Hollywood Studios is a more "adult" themed park with bigger rides and more "extreme" shows. Overally I think it was Emily's least favorite day with the exception of a neat magical experience that evening that had Mickey replaying his role as the Sorcerer's Apprentice. Honestly, I thought the show was bit disjointed but some of the effects in it were pretty cool. However, it was not the highlight of my day - instead Shannon turned the trip from a good one into a great one by opening my eyes.

Earlier in the day she had asked me about the Aerosmith Rockin Roller Coaster. I told her, based on part of my memory, that it was like a much faster Space Mountain. I didn't mention the loop-the-loop or the corkscrew. She decided she wanted to go on it so we headed over. There was a 70 minute line! In hopes that we could shortcut the line we went in the single-rider line where they separate groups and fill in empty seats. Our wait was still about 60 minutes but eventually we were put on the ride. We were actually in the same car but she was about 10 rows behind me. I was pretty worried about her but because we were so far apart I couldn't talk to her or really think about how she was doing - I just had to hold on and enjoy the ride.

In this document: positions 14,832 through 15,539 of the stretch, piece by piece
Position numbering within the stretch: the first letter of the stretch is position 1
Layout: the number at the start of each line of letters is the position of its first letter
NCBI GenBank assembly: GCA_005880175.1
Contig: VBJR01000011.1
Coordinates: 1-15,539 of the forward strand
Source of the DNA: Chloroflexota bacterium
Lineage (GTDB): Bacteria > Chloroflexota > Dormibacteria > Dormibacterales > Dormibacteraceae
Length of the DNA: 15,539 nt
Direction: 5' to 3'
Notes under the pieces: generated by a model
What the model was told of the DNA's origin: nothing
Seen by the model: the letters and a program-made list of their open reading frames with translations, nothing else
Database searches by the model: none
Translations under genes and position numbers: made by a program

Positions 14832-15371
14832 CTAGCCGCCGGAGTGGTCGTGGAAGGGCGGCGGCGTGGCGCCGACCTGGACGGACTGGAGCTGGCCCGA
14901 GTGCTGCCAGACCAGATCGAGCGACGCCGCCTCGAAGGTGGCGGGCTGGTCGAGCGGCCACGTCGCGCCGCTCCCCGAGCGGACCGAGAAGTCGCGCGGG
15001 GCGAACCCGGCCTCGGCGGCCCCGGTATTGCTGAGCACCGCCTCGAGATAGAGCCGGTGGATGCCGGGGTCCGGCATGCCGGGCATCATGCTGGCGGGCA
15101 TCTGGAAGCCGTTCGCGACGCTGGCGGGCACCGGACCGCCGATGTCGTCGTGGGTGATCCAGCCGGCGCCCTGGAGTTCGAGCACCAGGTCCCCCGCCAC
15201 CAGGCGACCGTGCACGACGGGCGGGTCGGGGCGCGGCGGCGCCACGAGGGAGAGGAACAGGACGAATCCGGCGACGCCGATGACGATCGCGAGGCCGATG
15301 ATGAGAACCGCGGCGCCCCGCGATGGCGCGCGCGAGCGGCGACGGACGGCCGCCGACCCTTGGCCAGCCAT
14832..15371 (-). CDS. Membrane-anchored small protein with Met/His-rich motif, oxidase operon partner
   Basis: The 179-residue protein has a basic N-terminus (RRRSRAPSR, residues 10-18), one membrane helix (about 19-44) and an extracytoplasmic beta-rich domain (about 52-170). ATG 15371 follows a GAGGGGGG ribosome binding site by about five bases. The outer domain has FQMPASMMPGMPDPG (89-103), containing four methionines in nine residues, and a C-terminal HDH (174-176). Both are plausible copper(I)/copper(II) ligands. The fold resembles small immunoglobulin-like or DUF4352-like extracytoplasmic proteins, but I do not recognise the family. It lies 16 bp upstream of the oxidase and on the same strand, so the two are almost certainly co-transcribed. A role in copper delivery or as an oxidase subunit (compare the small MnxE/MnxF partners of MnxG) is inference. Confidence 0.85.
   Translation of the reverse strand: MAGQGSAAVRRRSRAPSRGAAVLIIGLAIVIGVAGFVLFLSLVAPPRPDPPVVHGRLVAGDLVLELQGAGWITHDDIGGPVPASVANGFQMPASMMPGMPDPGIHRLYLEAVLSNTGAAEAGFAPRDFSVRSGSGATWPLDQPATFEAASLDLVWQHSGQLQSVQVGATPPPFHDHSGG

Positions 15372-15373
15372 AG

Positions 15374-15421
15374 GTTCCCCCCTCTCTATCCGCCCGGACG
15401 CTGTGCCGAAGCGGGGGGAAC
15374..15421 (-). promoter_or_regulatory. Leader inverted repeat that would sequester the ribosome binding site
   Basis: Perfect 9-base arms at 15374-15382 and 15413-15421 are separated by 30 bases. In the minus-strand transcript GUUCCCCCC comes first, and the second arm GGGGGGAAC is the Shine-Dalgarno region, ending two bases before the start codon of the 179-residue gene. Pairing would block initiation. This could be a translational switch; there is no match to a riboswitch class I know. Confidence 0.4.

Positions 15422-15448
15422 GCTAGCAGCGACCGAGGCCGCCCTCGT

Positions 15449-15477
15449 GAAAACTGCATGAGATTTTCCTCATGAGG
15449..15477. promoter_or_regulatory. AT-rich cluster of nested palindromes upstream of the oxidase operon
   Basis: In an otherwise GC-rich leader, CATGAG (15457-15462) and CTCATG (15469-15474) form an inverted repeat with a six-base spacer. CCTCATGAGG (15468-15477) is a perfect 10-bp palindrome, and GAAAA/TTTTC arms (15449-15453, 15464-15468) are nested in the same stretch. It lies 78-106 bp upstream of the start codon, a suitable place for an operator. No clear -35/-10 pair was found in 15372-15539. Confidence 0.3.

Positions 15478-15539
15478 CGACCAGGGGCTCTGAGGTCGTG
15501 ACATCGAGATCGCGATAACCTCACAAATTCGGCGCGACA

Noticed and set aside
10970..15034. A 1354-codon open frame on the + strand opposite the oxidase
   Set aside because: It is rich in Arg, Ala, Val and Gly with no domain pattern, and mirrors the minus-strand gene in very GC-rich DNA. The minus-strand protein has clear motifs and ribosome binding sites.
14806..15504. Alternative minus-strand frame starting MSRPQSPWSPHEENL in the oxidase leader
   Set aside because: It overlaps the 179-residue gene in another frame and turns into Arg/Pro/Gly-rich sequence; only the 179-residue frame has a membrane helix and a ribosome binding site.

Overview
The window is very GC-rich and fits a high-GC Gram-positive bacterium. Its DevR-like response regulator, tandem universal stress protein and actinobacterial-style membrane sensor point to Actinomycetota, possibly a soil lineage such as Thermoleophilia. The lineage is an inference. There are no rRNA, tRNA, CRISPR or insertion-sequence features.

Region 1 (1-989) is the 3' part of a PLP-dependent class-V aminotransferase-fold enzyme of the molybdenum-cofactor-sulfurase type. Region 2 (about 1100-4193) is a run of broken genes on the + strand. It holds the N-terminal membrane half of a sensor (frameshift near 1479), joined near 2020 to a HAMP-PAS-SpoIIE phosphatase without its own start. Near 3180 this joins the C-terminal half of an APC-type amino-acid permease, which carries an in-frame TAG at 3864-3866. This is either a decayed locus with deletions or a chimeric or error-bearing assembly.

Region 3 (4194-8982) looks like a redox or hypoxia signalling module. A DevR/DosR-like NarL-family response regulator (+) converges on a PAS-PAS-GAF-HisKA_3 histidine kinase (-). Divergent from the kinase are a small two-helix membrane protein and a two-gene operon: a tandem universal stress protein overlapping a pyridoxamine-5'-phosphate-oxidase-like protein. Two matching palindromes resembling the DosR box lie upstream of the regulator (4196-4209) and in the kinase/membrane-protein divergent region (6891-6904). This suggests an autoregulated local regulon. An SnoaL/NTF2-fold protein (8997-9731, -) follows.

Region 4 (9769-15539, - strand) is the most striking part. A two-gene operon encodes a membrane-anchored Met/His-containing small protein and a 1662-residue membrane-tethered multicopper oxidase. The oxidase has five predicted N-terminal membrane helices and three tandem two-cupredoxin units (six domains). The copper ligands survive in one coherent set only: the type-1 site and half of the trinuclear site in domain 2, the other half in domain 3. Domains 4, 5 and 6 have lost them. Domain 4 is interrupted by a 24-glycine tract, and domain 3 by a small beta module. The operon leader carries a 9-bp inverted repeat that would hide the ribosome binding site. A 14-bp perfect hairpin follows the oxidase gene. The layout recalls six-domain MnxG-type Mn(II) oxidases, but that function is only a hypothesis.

I'm glad we were apart. I think, had I been with her, that I would have ruined the ride for her with my stress. Instead she thought it was the best ride ever. She loved it and wanted to go right back on it. She loved the loop-the-loop and thought going upside down was amazing. She couldn't have been happier and I was super proud of her. As we left the ride I asked her if she wanted to go on the Tower of Terror and she declined. It was at this point that we had to go to the big Mickey show so she had about an hour to contemplate the Tower. When the show ended she told me she did want to give the tower a try. I was a little surprised but I wasn't worried considering how well she handled the Rocking Roller Coaster so we hurried over and got in the empty line.